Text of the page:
Feature (historic): (1) a prominent or distinctive aspect, quality, or characteristic of a historic property; (2) a historic property.
Feeling (historic): a property's expression of the aesthetic or historic sense of a particular period of time.
Field photography: photography intended for producing documentation.
Field records: notes of measurements taken, field photographs, and other recorded information intended for producing documentation.
Historic American Buildings Survey (HABS)/Historic American Engineering Record (HAER): architectural and engineering documentation programs that produce a thorough archival record of buildings, engineering structures, and cultural landscapes.
Historic character: the sum of all visual aspects, features, materials, and spaces associated with a property's history.
Historical context: an organizing structure created for planning purposes that groups information about historic properties based on common themes, time periods, and geographical areas.
Historic district: a local or national geographically definable area, urban or rural, possessing a significant concentration, linkage, or continuity of sites, landscapes, structures, or objects, united by past events or aesthetically by plan or physical developments. A district may also be composed of individual elements separated geographically but linked by association or history. (See National Register Bulletin 15.)
Historic document: any recorded information in any mediumÐpaper, magnetic tape, film, etc.Ðthat has a direct, physical association with past human event, activity, observation, experience, or idea.
Historic landscape: a cultural landscape associated with events, persons, design styles, or ways of life that are significant in American history, landscape architecture, archeology, engineering, and culture; a landscape listed in or eligible for the National Register of Historic Places.
Historic property: a district, site, structure, or landscape significant in American history, architecture, engineering, archeology, or culture; an umbrella term for all entries in the National Register of Historic Places.
Historic site: the site of a significant event, prehistoric or historic occupation or activity, or structure or landscape whether extant or vanished, where the site itself possesses historical, cultural, or archeological value apart from the value of any existing structure or landscape; see cultural landscape.
Historical architect: specialist in the science and art of architecture with specialized advanced training in the principles, theories, concepts, methods, and techniques of preserving prehistoric and historic structures.
Historical landscape architect: specialist in the science and art of landscape architecture with advanced training in the principles, theories, concepts, methods, and techniques of preserving cultural landscapes.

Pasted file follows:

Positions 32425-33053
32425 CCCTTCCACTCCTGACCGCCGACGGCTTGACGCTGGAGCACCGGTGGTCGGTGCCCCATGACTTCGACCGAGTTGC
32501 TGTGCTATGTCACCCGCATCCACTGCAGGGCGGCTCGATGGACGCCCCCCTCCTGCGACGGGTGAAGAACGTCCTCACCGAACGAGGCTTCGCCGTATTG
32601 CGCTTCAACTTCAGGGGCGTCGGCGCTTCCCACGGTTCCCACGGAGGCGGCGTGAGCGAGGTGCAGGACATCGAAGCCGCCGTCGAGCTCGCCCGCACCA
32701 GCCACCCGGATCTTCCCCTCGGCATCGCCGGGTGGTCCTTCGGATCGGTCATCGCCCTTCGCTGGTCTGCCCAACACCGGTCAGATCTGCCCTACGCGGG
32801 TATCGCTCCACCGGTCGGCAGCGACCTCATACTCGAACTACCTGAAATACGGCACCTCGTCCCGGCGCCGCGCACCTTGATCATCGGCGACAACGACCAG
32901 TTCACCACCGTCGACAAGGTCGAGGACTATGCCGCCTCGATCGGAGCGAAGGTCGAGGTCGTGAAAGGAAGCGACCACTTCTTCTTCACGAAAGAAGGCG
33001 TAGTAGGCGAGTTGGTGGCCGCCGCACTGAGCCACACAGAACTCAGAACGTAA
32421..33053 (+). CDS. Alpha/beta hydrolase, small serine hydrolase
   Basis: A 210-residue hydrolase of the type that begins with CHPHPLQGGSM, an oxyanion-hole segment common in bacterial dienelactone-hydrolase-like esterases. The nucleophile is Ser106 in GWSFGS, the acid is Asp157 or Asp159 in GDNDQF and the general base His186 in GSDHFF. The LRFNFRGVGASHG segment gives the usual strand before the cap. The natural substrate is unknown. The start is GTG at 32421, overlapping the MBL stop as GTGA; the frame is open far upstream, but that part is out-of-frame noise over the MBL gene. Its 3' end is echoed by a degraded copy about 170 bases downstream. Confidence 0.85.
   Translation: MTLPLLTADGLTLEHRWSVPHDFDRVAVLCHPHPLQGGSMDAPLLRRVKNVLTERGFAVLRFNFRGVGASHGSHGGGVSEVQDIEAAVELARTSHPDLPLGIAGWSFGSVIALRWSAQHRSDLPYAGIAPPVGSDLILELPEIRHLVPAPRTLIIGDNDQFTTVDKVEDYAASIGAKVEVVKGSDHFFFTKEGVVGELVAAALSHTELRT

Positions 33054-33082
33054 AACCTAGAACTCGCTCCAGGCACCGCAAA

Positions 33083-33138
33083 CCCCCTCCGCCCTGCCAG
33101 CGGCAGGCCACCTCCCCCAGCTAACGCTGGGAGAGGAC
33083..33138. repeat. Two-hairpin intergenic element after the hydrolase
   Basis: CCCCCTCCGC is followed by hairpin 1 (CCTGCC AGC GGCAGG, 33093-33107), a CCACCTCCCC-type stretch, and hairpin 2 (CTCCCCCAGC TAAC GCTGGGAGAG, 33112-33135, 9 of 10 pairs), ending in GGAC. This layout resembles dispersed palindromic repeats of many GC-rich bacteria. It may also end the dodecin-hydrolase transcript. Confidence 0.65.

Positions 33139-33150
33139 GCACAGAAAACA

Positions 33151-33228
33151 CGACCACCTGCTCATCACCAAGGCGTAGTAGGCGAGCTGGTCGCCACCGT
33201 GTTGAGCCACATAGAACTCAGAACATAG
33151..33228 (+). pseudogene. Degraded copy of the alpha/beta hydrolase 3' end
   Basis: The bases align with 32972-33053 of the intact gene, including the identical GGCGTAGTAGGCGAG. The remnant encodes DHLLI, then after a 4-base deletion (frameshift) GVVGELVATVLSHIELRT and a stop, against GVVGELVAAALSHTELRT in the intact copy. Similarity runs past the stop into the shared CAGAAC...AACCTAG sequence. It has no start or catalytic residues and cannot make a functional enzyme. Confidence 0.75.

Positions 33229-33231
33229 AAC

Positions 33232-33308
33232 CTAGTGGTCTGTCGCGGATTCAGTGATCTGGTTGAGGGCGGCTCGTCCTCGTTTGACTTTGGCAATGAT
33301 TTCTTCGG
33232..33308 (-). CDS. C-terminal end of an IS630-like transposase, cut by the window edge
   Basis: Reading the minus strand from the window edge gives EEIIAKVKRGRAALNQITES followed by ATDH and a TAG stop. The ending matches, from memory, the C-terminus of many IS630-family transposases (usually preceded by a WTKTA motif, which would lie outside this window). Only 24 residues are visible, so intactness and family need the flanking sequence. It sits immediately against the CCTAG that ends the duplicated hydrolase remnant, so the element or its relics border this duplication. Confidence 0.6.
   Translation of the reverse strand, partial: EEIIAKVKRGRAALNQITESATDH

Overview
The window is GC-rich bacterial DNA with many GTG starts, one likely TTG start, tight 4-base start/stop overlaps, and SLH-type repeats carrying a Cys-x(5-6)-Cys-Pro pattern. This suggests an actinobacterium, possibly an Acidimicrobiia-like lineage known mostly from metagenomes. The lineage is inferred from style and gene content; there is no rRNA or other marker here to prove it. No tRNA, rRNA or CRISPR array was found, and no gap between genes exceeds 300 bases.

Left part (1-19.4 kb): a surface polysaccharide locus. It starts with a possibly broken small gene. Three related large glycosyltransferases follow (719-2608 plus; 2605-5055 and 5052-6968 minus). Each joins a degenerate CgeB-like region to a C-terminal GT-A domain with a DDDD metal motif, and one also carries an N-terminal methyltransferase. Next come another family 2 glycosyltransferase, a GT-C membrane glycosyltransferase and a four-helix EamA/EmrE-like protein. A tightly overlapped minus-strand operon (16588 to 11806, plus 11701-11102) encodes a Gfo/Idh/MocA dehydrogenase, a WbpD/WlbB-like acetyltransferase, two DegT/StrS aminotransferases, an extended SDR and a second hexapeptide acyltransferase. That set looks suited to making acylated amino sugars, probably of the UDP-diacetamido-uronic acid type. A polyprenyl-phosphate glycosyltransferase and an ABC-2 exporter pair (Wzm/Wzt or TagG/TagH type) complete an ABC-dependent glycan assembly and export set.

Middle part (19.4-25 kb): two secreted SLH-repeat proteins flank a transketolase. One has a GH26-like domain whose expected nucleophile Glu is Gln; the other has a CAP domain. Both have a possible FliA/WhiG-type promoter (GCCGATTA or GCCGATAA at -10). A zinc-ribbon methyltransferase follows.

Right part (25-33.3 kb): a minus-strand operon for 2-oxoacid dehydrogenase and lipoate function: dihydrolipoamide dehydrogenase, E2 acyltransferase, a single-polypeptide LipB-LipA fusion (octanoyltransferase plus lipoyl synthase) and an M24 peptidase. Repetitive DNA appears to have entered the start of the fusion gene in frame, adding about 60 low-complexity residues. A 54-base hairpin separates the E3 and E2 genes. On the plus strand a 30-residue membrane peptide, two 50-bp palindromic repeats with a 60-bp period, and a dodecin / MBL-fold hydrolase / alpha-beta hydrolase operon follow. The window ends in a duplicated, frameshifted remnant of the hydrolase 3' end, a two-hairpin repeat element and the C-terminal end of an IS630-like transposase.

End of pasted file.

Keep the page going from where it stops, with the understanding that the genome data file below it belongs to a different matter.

Historic significance: the meaning or value ascribed to a structure, landscape, object, or site based on the National Register criteria for evaluation. It normally stems from a combination of association and integrity.
In-kind: in the same manner or with something equal in substance having a similar or identical effect.
Integrity: the authenticity of a property's historic identity, evidenced by the survival of physical characteristics that existed during its historic or prehistoric period; the extent to which a property retains its historic appearance.
Intensive survey: a systematic, detailed examination of an area designed to gather information about historic properties sufficient to evaluate them against predetermined criteria of significance within specific historic contexts.
Inventory: a list of cultural resources, usually of a given type and/or in a given area.
Material: the physical elements that were combined or deposited to form a property. Historic material or historic fabric is that from a historically significant period, as opposed to material used to maintain or restore a property following its historic period(s).
Measured drawings: drawings depicting existing conditions or other relevant features of historic structures, landscapes, or objects. Measured drawings are usually produced in ink on archivally stable material, such as polyester film.
National Historic Landmark: a district, site, building, structure, or object of national historical significance, designated by the Secretary of the Interior under authority of the Historic Sites Act of 1935 and entered in the National Register of Historic Places.